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Re: 528-531 Three Silent Classics by Josef von Sternberg

#157 Post by Drucker » Wed Jul 23, 2014 10:47 am

The title has been available for years. It is currently unavailable, and will be coming back in print. If you've waited until an announcement that it's unavailable to place your order, that sounds like your fault.

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Re: 528-531 Three Silent Classics by Josef von Sternberg

#158 Post by DeprongMori » Thu Sep 11, 2014 1:38 am

Having just discovered Emil Jannings via Eureka's amazing "Der letzte Mann" (I know, late to the party), I snapped up a used copy of this Sternberg set in mint condition at a shop for $45. I see used copies are starting at $196 on Amazon these days (yikes! And 'new' starting at over $300) so I'm feeling pretty good.

Even if they re-issue the Sternberg set, I suspect it will not be in the excellent digi-pak packaging with the extensive booklet. Now it can keep company with the original packaging on my "Pandora's Box".

(BTW, seriously, if you haven't seen Murnau's "Der letzte Mann", do yourself a favor and check it out. It's one of the most visually audacious silent films I've seen since "Metropolis". I was just bowled over.)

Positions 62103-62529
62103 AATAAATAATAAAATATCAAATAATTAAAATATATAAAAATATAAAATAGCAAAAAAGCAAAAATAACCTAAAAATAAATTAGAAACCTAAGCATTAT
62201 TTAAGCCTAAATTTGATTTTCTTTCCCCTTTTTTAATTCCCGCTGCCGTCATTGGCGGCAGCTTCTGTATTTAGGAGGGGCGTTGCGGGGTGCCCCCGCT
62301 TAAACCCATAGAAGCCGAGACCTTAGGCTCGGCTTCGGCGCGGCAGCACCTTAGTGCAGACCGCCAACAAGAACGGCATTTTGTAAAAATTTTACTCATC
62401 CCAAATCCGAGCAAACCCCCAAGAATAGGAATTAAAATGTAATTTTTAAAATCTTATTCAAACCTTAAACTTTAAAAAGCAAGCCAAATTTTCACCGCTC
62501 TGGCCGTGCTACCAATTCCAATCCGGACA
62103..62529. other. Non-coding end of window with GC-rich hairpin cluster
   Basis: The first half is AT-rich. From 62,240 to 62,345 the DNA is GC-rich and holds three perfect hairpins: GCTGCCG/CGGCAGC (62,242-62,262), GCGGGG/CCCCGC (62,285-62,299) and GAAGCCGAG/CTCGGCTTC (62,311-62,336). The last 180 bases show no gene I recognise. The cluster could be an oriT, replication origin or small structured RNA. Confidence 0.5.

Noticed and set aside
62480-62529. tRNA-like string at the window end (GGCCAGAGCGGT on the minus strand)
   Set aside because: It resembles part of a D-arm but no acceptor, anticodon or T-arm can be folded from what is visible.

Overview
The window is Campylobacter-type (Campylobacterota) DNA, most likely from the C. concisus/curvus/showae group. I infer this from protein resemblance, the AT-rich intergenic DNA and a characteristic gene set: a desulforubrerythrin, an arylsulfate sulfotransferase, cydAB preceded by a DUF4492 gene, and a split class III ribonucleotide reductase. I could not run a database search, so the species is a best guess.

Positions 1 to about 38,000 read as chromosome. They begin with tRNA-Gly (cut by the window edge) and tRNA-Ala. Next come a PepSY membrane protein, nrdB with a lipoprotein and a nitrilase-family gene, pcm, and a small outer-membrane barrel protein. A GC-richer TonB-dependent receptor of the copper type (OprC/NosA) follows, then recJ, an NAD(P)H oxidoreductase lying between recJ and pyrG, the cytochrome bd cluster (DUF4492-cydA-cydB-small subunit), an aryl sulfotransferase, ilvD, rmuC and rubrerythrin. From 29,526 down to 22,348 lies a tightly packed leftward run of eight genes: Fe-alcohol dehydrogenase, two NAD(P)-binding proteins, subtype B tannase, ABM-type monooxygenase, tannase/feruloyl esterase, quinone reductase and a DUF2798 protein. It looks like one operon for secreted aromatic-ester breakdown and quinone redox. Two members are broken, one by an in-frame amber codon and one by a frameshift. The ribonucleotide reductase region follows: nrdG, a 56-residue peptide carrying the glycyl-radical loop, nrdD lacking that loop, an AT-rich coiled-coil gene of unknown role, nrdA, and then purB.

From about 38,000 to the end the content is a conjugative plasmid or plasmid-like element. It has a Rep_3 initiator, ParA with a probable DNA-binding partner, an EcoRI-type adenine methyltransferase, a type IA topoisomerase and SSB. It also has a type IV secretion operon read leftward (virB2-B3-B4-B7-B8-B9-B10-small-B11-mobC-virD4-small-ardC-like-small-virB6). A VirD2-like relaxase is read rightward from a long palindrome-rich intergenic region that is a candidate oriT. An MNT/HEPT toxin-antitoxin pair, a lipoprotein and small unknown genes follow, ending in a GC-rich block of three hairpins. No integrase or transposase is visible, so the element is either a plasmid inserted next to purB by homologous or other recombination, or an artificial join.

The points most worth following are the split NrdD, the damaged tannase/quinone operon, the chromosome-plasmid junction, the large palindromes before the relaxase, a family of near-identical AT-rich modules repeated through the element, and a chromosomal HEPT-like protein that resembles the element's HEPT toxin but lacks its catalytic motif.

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Underworld (Josef von Sternberg, 1927)

#159 Post by Mr Sausage » Mon Nov 09, 2015 6:30 am

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Re: 528-531 Three Silent Classics by Josef von Sternberg

#160 Post by bottled spider » Tue Nov 10, 2015 3:12 am

I had weird viewing experience with The Last Command. I started to watch it while sleepy and distracted, stopped, then returned to it the next day, and thereby mistook the entire, extended flashback for the film under production -- the film within the film. I thought we were meant to understand this film within the film to be a lousy melodrama, performed by ill-paid, ill-treated actors under a cynical production system. Yet we are drawn into this ostensibly bad melodrama because it is surreptitiously (so to speak) very good. At the same time, we remain cognizant that we are watching merely a film within the film, the whole point being that we had earlier witnessed this poor man humiliated by his fellow actors, and now see him poignantly transformed and reinvigorated playing the part of a powerful man. I even imagined he looked petrified with stage fright when he first came on, before loosening up and warming to the role. And I thought we were meant to wonder all this time in what ways this ludicrous melodrama might parallel his own Russian past...

... and then up pops the intertitle declaring something to the effect of "and that's how a great general Russian general came to be an extra on a Hollywood set".

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Re: Underworld (Josef von Sternberg, 1927)